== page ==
Actually, his use of the pseudonym is the first time the DGA allowed another pseudonym as "Alan Smithee" was too well-known to work anymore.
Box Office Bomb: Budget, $90 million. Box office, $14,828,081. Became an Old Shame to Walter Hill (he even took his name off the film) in addition to being one of the biggest bombs of the 2000s.
Creator Backlash: While Hill think's Spader's performance is one of the few things that wasn't ruined by the studio's intercessions, Spader himself considers this the film of his he would be least hurt if you skipped.
Creator Killer: This is the second film and bomb for David C. Wilson's career after 1991's The Perfect Weapon, and his career was sent back into deep space until The Man from U.N.C.L.E. in 2015.
Saved from Development Hell: The film was in development for 12 years and cost an estimated 60 million dollars. Although the theatrical version runs only 87 minutes (the director's cut is 91), reportedly several hours of completed footage exists, much of it self-contradictory due to changes made to the script during the filming stage. Both Francis Ford Coppola and H. R. Giger were involved at one point.
The script started off in 1990 as Dead Star, which the writer described as "Dead Calmin space". Over the next few years of Development Hell, it evolved to be more like Hellraiser in space, more of a sci-fi horror flick, without any of the originally envisioned scenes set on Earth.
After some reshufflings of stars and directors attached to the project, filming finally got underway in 1998 with James Spader in the lead and Walter Hill in the director's chair. MGM wanted it in the can before a possible SAG strike that summer, however, and Hill only had a few weeks to prepare, most of which he spent fixing script problems, unaware that the studio head had greenlighted the production precisely because he liked the version of the scriptnote itself already extensively rewritten by multiple hands that Hill was now rewriting. (It may not have helped that Hill felt the script at that point was a little too like Alien, which he'd written and produced almost 20 years earlier).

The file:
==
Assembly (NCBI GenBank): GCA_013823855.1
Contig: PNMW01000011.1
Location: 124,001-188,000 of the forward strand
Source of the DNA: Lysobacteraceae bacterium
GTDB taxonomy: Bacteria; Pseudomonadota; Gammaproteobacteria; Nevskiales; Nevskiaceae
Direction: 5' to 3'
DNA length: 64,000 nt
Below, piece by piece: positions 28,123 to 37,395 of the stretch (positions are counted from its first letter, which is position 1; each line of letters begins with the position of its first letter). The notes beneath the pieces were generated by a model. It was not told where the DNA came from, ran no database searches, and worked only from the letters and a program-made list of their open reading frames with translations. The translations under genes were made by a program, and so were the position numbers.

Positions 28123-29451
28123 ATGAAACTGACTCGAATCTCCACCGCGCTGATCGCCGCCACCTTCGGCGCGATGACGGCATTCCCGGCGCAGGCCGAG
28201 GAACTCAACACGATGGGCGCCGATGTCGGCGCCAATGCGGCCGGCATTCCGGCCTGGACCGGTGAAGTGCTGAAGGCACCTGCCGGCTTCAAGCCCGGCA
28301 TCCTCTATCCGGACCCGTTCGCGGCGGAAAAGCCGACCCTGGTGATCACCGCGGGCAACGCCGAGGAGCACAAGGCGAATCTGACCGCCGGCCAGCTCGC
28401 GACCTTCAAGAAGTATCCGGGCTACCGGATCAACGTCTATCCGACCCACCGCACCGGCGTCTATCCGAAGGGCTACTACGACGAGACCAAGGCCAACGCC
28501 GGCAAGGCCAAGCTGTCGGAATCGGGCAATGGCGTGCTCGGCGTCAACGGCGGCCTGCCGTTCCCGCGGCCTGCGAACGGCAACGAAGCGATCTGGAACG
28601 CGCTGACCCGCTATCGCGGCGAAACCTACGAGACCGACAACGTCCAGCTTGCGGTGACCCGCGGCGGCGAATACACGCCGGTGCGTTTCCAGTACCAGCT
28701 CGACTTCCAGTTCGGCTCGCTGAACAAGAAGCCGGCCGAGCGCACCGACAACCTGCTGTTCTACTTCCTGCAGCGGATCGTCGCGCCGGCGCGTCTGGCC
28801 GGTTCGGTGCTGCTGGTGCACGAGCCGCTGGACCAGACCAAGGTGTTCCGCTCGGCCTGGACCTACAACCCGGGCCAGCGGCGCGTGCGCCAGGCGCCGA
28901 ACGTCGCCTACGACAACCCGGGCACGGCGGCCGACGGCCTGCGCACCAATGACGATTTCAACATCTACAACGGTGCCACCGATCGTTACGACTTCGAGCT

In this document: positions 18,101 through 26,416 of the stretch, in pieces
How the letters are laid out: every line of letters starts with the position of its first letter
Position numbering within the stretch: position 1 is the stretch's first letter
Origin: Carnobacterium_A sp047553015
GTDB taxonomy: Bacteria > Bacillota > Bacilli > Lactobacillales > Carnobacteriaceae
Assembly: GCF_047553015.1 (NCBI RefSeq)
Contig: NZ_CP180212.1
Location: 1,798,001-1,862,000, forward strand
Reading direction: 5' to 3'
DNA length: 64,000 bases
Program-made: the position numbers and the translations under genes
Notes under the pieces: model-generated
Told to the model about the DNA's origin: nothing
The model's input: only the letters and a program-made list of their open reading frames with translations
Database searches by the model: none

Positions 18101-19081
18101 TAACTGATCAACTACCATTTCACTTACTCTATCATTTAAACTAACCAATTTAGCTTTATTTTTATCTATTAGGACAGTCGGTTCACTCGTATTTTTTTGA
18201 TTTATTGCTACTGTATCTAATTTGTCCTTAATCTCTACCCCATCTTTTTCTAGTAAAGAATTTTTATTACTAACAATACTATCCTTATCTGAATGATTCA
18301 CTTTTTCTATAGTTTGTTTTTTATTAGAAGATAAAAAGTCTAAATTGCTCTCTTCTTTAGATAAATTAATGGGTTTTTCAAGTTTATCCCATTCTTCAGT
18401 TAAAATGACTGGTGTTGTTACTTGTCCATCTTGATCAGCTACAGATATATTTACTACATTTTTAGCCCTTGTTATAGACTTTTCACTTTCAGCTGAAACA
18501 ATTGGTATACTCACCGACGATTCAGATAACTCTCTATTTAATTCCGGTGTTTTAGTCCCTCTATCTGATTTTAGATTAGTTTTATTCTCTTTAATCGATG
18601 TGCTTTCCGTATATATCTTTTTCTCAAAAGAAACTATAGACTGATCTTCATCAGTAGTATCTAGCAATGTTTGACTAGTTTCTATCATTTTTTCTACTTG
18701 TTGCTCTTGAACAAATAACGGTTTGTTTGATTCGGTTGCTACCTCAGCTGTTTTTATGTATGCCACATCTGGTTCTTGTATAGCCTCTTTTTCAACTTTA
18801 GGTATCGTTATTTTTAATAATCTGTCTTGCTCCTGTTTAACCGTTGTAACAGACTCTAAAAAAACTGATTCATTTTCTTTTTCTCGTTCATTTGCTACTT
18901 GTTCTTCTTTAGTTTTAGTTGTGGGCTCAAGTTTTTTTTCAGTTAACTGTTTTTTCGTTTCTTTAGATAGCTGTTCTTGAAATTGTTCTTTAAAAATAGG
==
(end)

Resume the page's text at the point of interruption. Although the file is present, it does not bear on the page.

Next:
Halfway through principal photography, the budget was cut after a deal with Digital Domain, which would have produced the special effects at low cost in exchange for a stake in not only the film but other MGM productions, fell through. Again, Hill had to rewrite the script around a number of scenes that now had to be scrapped.
Hill spent six months editing the film after it wrapped. His initial cut did not include even the process shots that the film still had the money for, as they had not yet been finished. Nevertheless, MGM insisted on previewing it for test audiences anyway. Hill warned the studio that it would not go over well without the effects and refused to attend the screening, which MGM took as him not being a team player. After the audience did, in fact, hate the movie, Hill quit.
MGM then hired Jack Sholder to salvage something from the footage Hill had shot, perhaps with some reshoots to tie his version together. His cut got rid of many character development scenes Hill had shot, adding some more humor and giving Spader's character a slightly bigger role. It went over a little better with test audiences. But that wasn't good enough for MGM's new executive team, who went back to Hill. He asked for about $5 million worth of reshoots. After the studio again said no, he was done with the project for good.
In August 1999, MGM hired Francis Ford Coppola to re-edit the film. He was able to restore a zero-gravity sex scene cut from previous versions by digitally pasting Spader and co-star Angela Bassett's faces onto two other actors. But MGM wasn't happy with his version, either, despite spending an additional million dollars, and put the film back on the shelf with the intention of selling it.
It couldn't, and thus MGM decided on a January 2000 release. Its version eliminated the villain's transformation into a demonic monster for the climactic battle, despite considerable expense on the makeup, since the studio wanted audiences to be able to see the actor. Hill successfully petitioned the Directors' Guild to be credited as "Thomas Lee", which gave Supernova a place in film history as the first use of a directorial pseudonym other than the recently retired "Alan Smithee". Its sole place in film history. A film a decade in the making, costing by some accounts almost $90 million, has as of 2020 grossed barely $15 million.
What Could Have Been: Hill's cut, supposedly much straighter, darker and more disturbing. Vincent D'Onofrio in the lead. A corresponding supercomputer AI named "George" on the moon that provides some exposition. Karl transforming into a demonic creature during the climax.